doi = "10.1016/j.fct.2018.05.047",
language = "English",
volume = "118",
pages = "490--504",
journal = "Food and Chemical Toxicology",
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Barbosa, V, Maulvault, AL, Alves, RN, Kwadijk, C, Kotterman, M, Tediosi, A, Tejedor, MF, Sloth, JJ, Granby, K, Rasmussen, RR, Robbens, J, De Witte, B, Trabalón, L, Fernandes, JO, Cunha, S & Marques, A 2018, 'Effects of steaming on contaminants of emerging concern levels in seafood', Food and Chemical Toxicology, vol. 118, pp. 490-504. https://doi.org/10.1016/j.fct.2018.05.047

Effects of steaming on contaminants of emerging concern levels in seafood. / Barbosa, Vera; Maulvault, Ana Luísa; Alves, Ricardo N; Kwadijk, Christian; Kotterman, Michiel; Tediosi, Alice; Tejedor, Margarita Fernández; Sloth, Jens Jørgen; Granby, Kit; Rasmussen, Rie Romme; Robbens, Johan; De Witte, Bavo; Trabalón, Laura; Fernandes, José O; Cunha, Sara; Marques, António.

In: Food and Chemical Toxicology, Vol. 118, 2018, p. 490-504.

Research output: Contribution to journalJournal articleResearchpeer-review

TY - JOUR

T1 - Effects of steaming on contaminants of emerging concern levels in seafood

AU - Barbosa, Vera

AU - Maulvault, Ana Luísa

AU - Alves, Ricardo N

AU - Kwadijk, Christian

AU - Kotterman, Michiel

AU - Tediosi, Alice

AU - Tejedor, Margarita Fernández

AU - Sloth, Jens Jørgen

AU - Granby, Kit

AU - Rasmussen, Rie Romme

AU - Robbens, Johan

AU - De Witte, Bavo

AU - Trabalón, Laura

AU - Fernandes, José O

AU - Cunha, Sara

AU - Marques, António

PY - 2018

Y1 - 2018

N2 - Seafood consumption is a major route for human exposure to environmental contaminants of emerging concern (CeCs). However, toxicological information about the presence of CeCs in seafood is still insufficient, especially considering the effect of cooking procedures on contaminant levels. This study is one among a few who evaluated the effect of steaming on the levels of different CeCs (toxic elements, PFCs, PAHs, musk fragrances and UV-filters) in commercially relevant seafood in Europe, and estimate the potential risks associated with its consumption for consumers. In most cases, an increase in contaminant levels was observed after steaming, though varying according to contaminant and seafood species (e.g. iAs, perfluorobutanoate, dibenzo(ah)anthracene in Mytilus edulis, HHCB-Lactone in Solea sp., 2-Ethylhexyl salicylate in Lophius piscatorius). Furthermore, the increase in some CeCs, like Pb, MeHg, iAs, Cd and carcinogenic PAHs, in seafood after steaming reveals that adverse health effects can never be excluded, regardless contaminants concentration. However, the risk of adverse effects can vary. The drastic changes induced by steaming suggest that the effect of cooking should be integrated in food risk assessment, as well as accounted in CeCs regulations and recommendations issued by food safety authorities, in order to avoid over/underestimation of risks for consumer health.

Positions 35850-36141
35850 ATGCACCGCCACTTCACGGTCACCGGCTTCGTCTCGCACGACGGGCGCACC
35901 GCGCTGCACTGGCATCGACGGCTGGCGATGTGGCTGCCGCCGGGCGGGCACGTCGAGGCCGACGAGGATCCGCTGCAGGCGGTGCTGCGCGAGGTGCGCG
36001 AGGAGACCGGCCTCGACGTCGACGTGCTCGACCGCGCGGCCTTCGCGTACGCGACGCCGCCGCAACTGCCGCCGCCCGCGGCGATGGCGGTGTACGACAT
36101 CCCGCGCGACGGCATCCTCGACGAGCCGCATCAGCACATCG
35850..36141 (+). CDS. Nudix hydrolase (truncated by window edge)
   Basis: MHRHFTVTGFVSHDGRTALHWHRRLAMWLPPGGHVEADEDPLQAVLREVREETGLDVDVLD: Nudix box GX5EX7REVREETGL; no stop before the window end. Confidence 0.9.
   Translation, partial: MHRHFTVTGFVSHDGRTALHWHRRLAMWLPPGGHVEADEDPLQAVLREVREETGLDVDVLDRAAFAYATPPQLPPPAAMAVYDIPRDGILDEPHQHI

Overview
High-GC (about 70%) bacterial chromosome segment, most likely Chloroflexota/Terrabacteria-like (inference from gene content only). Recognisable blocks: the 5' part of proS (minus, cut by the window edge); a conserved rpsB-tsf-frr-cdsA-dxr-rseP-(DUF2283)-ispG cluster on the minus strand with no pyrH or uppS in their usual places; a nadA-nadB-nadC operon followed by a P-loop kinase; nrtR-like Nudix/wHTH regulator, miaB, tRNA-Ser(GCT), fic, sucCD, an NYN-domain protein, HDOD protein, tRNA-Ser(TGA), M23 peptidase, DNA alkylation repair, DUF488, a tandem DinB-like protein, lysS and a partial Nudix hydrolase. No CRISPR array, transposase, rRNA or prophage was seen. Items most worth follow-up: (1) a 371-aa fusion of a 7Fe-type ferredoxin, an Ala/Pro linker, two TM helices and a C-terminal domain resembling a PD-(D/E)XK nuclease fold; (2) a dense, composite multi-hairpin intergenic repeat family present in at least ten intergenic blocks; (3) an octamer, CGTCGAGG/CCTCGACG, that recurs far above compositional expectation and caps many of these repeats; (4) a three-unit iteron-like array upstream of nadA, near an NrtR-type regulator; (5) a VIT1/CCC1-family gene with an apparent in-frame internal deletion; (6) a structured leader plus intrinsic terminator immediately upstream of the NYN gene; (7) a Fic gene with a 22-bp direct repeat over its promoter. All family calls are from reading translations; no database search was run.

AB - Seafood consumption is a major route for human exposure to environmental contaminants of emerging concern (CeCs). However, toxicological information about the presence of CeCs in seafood is still insufficient, especially considering the effect of cooking procedures on contaminant levels. This study is one among a few who evaluated the effect of steaming on the levels of different CeCs (toxic elements, PFCs, PAHs, musk fragrances and UV-filters) in commercially relevant seafood in Europe, and estimate the potential risks associated with its consumption for consumers. In most cases, an increase in contaminant levels was observed after steaming, though varying according to contaminant and seafood species (e.g. iAs, perfluorobutanoate, dibenzo(ah)anthracene in Mytilus edulis, HHCB-Lactone in Solea sp., 2-Ethylhexyl salicylate in Lophius piscatorius). Furthermore, the increase in some CeCs, like Pb, MeHg, iAs, Cd and carcinogenic PAHs, in seafood after steaming reveals that adverse health effects can never be excluded, regardless contaminants concentration. However, the risk of adverse effects can vary. The drastic changes induced by steaming suggest that the effect of cooking should be integrated in food risk assessment, as well as accounted in CeCs regulations and recommendations issued by food safety authorities, in order to avoid over/underestimation of risks for consumer health.

KW - Steaming

KW - Seafood

KW - Toxic elements

KW - PFCs

KW - PAHs

KW - Musk fragrances and UV-filters

U2 - 10.1016/j.fct.2018.05.047

DO - 10.1016/j.fct.2018.05.047

M3 - Journal article

C2 - 29787848

VL - 118

SP - 490

EP - 504

JO - Food and Chemical Toxicology

JF - Food and Chemical Toxicology

SN - 0278-6915

ER -

Barbosa V, Maulvault AL, Alves RN, Kwadijk C, Kotterman M, Tediosi A et al. Effects of steaming on contaminants of emerging concern levels in seafood. Food and Chemical Toxicology. 2018;118:490-504. https://doi.org/10.1016/j.fct.2018.05.047